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Kindness has no religion and it has no boundaries. I believe that kindness is one of the most imperative virtues because it is an important basis in everyday life. It is a strong moral to have. Kindness can be giving a simple smile or helping someone cross the street or help someone in their miseries. We can use this virtue in every situation every day.
Furthermore, kindness is important to give, much more than to get, because it not only gives another person the opportunity to feel better about themselves, it also gives a person the ability to feel better about himself/herself. So being benevolent towards others with kind behavior, and to oneself will always be gratifying. I believe kindness is the utmost gift.
Maya Angelo, an eminent Afro-American feminist novelist states “I’ve learned that people will forget what you said, people will forget what you did, but people will never forget how you made them feel.” Dr Ruth Katherina Martha Pfau is one of the best example. She was a German-born Pakistani, physician and nun of the Sisters of the Immaculate Heart of Mary. She moved from Germany to Pakistan and devoted more than Fifty years of her life fighting leprosy in Pakistan.
Born on 9th September 1929 in Germany, Dr. Ruth is commonly known as the “Mother Teresa of Pakistan.” She has helped establishing 150 plus leprosy clinics and treated almost Fifty thousand patients.
Ruth became a victim of World War II as her home was destroyed and she escaped to West Germany with her family and choose medicine for her future studies. She was enrolled in the University of Mainz. Her next destination was Marburg where she continued studying medicine. In 1957 she moved to Paris and joined the Daughters of the Heart of Mary. Afterwards she traveled to the southern India, where because of some visa issue she was stuck in Karachi. She considered it as some luck from God and started working in Pakistan and crossed the border of Afghanistan, where she rescued the patients who were locked down because of their families as they were suffering from the disease of leprosy.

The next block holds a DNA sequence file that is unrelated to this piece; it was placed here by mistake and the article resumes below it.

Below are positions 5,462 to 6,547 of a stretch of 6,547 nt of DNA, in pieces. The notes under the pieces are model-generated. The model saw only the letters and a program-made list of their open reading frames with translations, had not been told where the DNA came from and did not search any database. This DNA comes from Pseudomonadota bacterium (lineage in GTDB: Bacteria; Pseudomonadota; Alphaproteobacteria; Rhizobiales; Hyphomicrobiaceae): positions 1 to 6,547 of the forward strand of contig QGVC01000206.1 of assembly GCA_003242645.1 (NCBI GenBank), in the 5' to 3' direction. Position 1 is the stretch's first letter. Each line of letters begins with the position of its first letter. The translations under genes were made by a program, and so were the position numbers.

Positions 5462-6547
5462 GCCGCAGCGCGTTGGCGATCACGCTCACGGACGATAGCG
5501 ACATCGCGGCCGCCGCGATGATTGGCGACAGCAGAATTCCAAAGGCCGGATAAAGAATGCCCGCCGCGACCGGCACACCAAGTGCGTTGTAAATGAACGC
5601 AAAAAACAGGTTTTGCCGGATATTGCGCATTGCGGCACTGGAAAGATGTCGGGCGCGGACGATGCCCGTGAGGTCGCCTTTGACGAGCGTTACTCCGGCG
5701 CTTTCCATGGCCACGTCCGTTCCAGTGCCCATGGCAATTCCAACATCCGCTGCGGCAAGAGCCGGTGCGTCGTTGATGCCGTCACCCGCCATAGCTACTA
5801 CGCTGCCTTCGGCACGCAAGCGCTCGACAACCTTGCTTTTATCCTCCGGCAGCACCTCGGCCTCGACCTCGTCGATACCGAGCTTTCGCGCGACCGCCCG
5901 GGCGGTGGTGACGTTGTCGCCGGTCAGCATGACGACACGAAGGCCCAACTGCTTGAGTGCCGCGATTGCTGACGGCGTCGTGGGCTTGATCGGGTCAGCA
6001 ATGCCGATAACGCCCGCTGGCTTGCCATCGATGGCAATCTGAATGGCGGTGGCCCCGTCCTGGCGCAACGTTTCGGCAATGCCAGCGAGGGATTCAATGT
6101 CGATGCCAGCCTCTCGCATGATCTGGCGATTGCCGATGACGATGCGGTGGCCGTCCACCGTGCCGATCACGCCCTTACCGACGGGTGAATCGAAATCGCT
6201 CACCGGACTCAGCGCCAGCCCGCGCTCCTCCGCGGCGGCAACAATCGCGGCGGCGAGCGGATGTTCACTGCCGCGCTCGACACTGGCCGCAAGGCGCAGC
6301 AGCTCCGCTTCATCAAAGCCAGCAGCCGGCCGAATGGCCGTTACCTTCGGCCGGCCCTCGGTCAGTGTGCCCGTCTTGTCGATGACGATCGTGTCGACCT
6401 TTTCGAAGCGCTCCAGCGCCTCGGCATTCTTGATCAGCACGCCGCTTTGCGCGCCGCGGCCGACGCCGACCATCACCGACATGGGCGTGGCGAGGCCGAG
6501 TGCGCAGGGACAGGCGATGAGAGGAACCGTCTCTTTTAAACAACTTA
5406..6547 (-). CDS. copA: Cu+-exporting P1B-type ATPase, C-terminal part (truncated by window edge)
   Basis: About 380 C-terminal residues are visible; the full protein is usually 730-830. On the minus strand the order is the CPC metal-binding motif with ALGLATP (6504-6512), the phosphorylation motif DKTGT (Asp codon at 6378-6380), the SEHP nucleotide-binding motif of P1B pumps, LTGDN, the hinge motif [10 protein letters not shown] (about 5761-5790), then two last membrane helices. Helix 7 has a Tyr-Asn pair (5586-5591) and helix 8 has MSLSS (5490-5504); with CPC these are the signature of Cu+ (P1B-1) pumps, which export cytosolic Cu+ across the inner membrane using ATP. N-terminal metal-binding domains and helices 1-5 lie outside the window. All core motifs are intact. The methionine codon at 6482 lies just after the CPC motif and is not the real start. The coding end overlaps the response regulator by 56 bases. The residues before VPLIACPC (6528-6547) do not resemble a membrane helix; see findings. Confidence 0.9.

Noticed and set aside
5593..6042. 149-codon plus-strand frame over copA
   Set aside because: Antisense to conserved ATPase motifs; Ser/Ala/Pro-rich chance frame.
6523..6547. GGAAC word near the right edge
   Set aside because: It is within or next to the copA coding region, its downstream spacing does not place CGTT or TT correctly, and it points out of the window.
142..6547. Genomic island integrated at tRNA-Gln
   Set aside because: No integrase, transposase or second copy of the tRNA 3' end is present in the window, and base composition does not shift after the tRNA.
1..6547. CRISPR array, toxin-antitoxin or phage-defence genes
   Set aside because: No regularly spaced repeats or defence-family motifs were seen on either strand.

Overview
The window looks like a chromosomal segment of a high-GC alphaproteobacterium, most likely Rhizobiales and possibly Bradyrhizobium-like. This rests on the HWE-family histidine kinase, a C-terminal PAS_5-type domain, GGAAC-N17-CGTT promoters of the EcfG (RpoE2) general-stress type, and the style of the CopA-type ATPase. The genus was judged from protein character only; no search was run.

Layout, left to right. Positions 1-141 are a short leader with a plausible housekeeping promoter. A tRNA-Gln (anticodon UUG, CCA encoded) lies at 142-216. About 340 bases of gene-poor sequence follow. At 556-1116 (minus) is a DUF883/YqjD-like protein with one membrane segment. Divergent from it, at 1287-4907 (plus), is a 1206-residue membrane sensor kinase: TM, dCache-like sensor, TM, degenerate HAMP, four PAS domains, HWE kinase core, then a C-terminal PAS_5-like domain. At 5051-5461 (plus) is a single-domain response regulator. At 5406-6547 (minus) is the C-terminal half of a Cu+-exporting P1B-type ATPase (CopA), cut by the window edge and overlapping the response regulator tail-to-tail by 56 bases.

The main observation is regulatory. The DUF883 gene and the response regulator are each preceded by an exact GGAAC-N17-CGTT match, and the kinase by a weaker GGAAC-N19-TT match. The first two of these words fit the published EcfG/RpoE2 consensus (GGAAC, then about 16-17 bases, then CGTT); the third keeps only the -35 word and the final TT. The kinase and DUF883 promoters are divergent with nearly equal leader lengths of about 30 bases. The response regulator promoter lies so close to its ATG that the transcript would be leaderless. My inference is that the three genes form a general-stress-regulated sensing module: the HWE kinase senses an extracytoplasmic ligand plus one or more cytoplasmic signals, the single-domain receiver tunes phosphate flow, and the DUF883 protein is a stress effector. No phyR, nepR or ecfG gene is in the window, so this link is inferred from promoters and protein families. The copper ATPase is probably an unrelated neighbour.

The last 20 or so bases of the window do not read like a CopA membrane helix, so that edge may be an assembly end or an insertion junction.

Likewise, in 1960’s in Karachi at the Railway station (which is now I.I Chandigarh Road), she decided that the care of patients would be her life's goal. She started with medical treatment for the leprosy patients in the huts in the slum areas. The Marie Adelaide Leprosy Centre was founded which later bifurcated out into tuberculosis and blindness prevention programs and social work for the leprosy patients and their family members was initiated by Dr. I.A Gill, this Leprosy Clinic was bought in April 1963 by Dr. Ruth and patients from all over Karachi, Pakistan, and even from Afghanistan came for their treatment.
In 1979, she was appointed as the Federal Advisor on Leprosy to the Ministry of Health and Social Welfare of Government of Pakistan. Dr. Ruth went to detached areas of Pakistan where there were no medical facilities for leprosy patients. She collected donations in Germany and Pakistan and cooperated with hospitals in Rawalpindi and Karachi. In 1988 in .appreciation of her service to our motherland, she was granted Pakistani citizenship. On 9 September 1999, Archbishop of Karachi, Simeon Anthony Pereira celebrated a Mass at St. Patrick's Cathedral to celebrate Dr. Pfau’s 70th birthday, which was attended by Christians together with Muslims
Due to her unrelenting efforts, in 1996, the World Health Organisation (WHO) affirmed Pakistan one of the first countries in Asia to have controlled leprosy. According to the most eminent newspaper Dawn, the number of leprosy cases nationwide dropped ominously from Nineteen Thousand in the early 1980s to Five Hundred in 2016..
Dr Ruth wrote four books in German about her contribution in Pakistan. In 1987 in her book ‘To Light a Candle’, and in another book she expressed her intention of never retiring.
Dr Ruth received various honor awards for her courage. In 1969, she received Order of Merit, Nishan-e-Quaid-i-Azam, in 1979 Hilal-e-Imtiaz, 1989 Hilal-i-Pakistan, in 2002 Ramon Magsaysay Award, in 2003 the Jinnah award, in 2004 Doctor of Science Honoris Causa Aga Khan University, Karachi, in 2005 Marion Doenhoff Prize, and in 2015 German Staufer Medal.She was a very active partipiant in helping in the relief operations in the aftermath of 2005 earthquake and the overwhelming floods in South-Western Pakistan in 2010.
Dr. Ruth passed away in Civil hospital in Karachi on 10 August 2017. The nation lost a real gem, the hard working doctor who felt pain for the people of the country which accepted her. Her death has been consoled across the nation, and the government gave a state funeral and the national flag was fly at half-mast on 18 August 2017. On 19 August 2017, Sindh Chief Minister Syed Murad Ali Shah announced renaming of the Civil Hospital Karachi to Dr. Ruth Pfau Hospital as a salutation of "selfless services of the late social servant." It was Dr. Rthu’s selfless and kind attitude that made her the real gem of our country. May her soul rest in peace.